Modes & More Modes! This week enjoy this deep-dive on this subject by ASC founder & president, Art Noxon, PE as he helps us move toward our Hifi rooms delivering a world-class listening experience.
Most people who read a lot, maybe even, read a little too much, begin to design their home theater by trying to figure out what their room ratios should be. Room ratios are magic numbers that are supposed to proportion the room to make it sound great. But there’s a problem with room ratios. They were originally developed for engineers who had to design reverb test chambers. By itself, that doesn’t seem like much of a problem. After all, reverb chambers have always been used for the testing of acoustical materials. To get the job done, they were designed to create the most uniform sound field possible. That way, it wouldn’t matter which part of which room a test was done, the results would always be the same.
The acoustic engineering that went into reverb chamber design is about 80 years old, just about as old as audio. This reverb test chamber theory may or may not be a good way to design your home theater, but it certainly is the reason behind the quest for the original mode-perfect room ratio. By the way, the room ratio that has the top “acoustic quality” is 1.0 to 1.9 to 1.4.
But if you ever get to step inside one of those reverb chambers, or even look at some pictures of it, you will notice three things. The marble-walled room has a reverb time of about 15 seconds. The speaker position is always in one of the tri corners of the room. And the “listening position” is where the microphone is located, always in another tri-corner of the room. Only when the speaker is in a tri-corner can all the room modes be generated and only when the listening position, the microphone, is in a tri-corner will all the modes be heard.
The perfect reverb chamber may sport the most uniform distribution of modes possible but it doesn’t sound musical inside, it doesn’t even sound good. It’s horrible to be inside of one. It’s an acoustic torture chamber, not a listening room. But, why then is so much attention being paid to room modes these days? Most every home theater magazine runs an article in most every issue on room modes. Can everybody be wrong? Well, yes and no.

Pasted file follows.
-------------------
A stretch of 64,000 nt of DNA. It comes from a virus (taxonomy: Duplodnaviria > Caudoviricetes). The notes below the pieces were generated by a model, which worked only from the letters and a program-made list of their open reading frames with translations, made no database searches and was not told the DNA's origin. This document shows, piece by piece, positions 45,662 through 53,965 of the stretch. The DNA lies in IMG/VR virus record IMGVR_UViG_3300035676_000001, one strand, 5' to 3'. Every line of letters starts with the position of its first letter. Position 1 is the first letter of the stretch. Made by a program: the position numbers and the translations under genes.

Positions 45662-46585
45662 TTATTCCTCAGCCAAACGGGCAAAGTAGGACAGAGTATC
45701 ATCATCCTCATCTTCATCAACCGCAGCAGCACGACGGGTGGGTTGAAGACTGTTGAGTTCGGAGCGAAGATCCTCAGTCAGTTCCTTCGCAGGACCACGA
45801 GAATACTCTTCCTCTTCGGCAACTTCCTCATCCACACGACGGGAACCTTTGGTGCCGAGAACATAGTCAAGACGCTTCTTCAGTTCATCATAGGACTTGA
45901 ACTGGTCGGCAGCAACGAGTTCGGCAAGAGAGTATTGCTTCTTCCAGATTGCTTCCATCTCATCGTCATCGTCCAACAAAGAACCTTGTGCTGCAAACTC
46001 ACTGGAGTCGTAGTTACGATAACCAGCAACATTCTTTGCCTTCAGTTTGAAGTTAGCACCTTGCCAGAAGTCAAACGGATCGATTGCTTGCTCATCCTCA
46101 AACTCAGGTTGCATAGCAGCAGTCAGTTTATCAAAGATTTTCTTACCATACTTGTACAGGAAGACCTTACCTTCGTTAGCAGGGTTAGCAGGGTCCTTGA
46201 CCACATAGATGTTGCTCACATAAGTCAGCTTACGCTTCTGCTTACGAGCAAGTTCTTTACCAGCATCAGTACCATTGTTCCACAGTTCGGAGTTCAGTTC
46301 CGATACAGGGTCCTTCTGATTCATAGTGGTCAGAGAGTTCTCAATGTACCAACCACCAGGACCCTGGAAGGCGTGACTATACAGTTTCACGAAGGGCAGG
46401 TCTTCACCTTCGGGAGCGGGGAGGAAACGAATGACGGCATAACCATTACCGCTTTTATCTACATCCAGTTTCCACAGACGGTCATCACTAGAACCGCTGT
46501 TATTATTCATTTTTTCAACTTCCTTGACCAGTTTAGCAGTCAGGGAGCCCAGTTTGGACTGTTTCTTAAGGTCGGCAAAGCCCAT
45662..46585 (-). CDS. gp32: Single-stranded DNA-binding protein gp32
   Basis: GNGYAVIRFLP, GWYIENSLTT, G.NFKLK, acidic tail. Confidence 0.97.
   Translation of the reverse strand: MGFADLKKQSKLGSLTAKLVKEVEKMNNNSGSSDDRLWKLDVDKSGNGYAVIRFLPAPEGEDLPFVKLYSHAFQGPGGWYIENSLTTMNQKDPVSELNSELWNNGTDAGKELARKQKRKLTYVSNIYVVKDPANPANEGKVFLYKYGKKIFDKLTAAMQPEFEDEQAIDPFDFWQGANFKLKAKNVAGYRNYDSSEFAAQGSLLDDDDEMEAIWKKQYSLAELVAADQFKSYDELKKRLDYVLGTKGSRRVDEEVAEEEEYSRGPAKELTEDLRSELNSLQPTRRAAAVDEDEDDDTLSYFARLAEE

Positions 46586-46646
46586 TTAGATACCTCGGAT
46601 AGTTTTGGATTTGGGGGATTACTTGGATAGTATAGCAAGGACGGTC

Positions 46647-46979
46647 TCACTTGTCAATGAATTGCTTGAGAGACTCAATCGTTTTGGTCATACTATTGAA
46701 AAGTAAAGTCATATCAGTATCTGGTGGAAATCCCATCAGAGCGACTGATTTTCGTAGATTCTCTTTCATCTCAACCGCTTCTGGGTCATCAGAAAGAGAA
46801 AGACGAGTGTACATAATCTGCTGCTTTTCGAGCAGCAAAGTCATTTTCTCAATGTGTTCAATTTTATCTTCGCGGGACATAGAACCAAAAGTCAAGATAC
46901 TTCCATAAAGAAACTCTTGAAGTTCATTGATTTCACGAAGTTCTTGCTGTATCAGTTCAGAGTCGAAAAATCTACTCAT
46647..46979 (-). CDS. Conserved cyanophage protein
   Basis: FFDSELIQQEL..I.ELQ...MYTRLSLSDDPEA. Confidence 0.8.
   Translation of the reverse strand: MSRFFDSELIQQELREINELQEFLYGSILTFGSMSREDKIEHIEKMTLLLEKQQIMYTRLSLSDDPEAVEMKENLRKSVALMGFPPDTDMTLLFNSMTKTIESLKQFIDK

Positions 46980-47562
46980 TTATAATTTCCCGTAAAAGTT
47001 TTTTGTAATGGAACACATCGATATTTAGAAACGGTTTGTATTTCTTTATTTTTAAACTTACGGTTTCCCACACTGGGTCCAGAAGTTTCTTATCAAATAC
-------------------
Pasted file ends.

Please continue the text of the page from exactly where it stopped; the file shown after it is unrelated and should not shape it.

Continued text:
Modes do play a part in room acoustics. Problem is that mode acoustics is not as simple as the magazines make it out to be. For example: If you play a very short tone in a room, just a toot, you hear just a toot. You won’t hear “room modes”. The toot started and stopped before the room mode ever got built up. It takes time to build modes in room. It is not built instantly. Before the mode is built up, the sound from the speaker sounds just fine. Many sounds in movies and music are so short-lived that they never create a standing wave, otherwise known as a mode.
It takes time to build up and create a mode, typically about 1 second. This means that the tone has to be held steady for at least one second in order to create a mode. Actually the amount of time it takes to create a mode is exactly equal to the reverb time, the RT-60 for the decay of the mode. If you like listening to a lot of slow-paced organ music, you probably will care a lot about room modes. But if you listen to most music, tones aren’t held long enough to even create modes.
Read the rest of this article and understand more about maximizing your home theater experience!